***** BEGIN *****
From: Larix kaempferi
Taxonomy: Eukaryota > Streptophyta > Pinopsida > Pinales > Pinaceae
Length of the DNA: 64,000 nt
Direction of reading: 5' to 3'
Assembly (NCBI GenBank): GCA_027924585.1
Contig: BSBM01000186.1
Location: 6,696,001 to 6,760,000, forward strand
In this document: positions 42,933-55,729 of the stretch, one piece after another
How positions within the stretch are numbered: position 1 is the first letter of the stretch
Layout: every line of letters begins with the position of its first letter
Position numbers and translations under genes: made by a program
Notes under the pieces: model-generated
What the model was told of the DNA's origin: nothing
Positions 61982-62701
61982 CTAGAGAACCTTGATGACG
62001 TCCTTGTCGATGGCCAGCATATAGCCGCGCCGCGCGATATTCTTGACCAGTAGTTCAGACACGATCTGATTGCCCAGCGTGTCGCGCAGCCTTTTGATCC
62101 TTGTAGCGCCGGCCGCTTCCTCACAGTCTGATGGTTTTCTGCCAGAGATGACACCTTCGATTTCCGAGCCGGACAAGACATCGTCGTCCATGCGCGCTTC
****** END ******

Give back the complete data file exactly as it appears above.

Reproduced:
From: Larix kaempferi
Taxonomy: Eukaryota > Streptophyta > Pinopsida > Pinales > Pinaceae
Length of the DNA: 64,000 nt
Direction of reading: 5' to 3'
Assembly (NCBI GenBank): GCA_027924585.1
Contig: BSBM01000186.1
Location: 6,696,001 to 6,760,000, forward strand
In this document: positions 42,933-55,729 of the stretch, one piece after another
How positions within the stretch are numbered: position 1 is the first letter of the stretch
Layout: every line of letters begins with the position of its first letter
Position numbers and translations under genes: made by a program
Notes under the pieces: model-generated
What the model was told of the DNA's origin: nothing
Positions 61982-62701
61982 CTAGAGAACCTTGATGACG
62001 TCCTTGTCGATGGCCAGCATATAGCCGCGCCGCGCGATATTCTTGACCAGTAGTTCAGACACGATCTGATTGCCCAGCGTGTCGCGCAGCCTTTTGATCC
62101 TTGTAGCGCCGGCCGCTTCCTCACAGTCTGATGGTTTTCTGCCAGAGATGACACCTTCGATTTCCGAGCCGGACAAGACATCGTCGTCCATGCGCGCTTC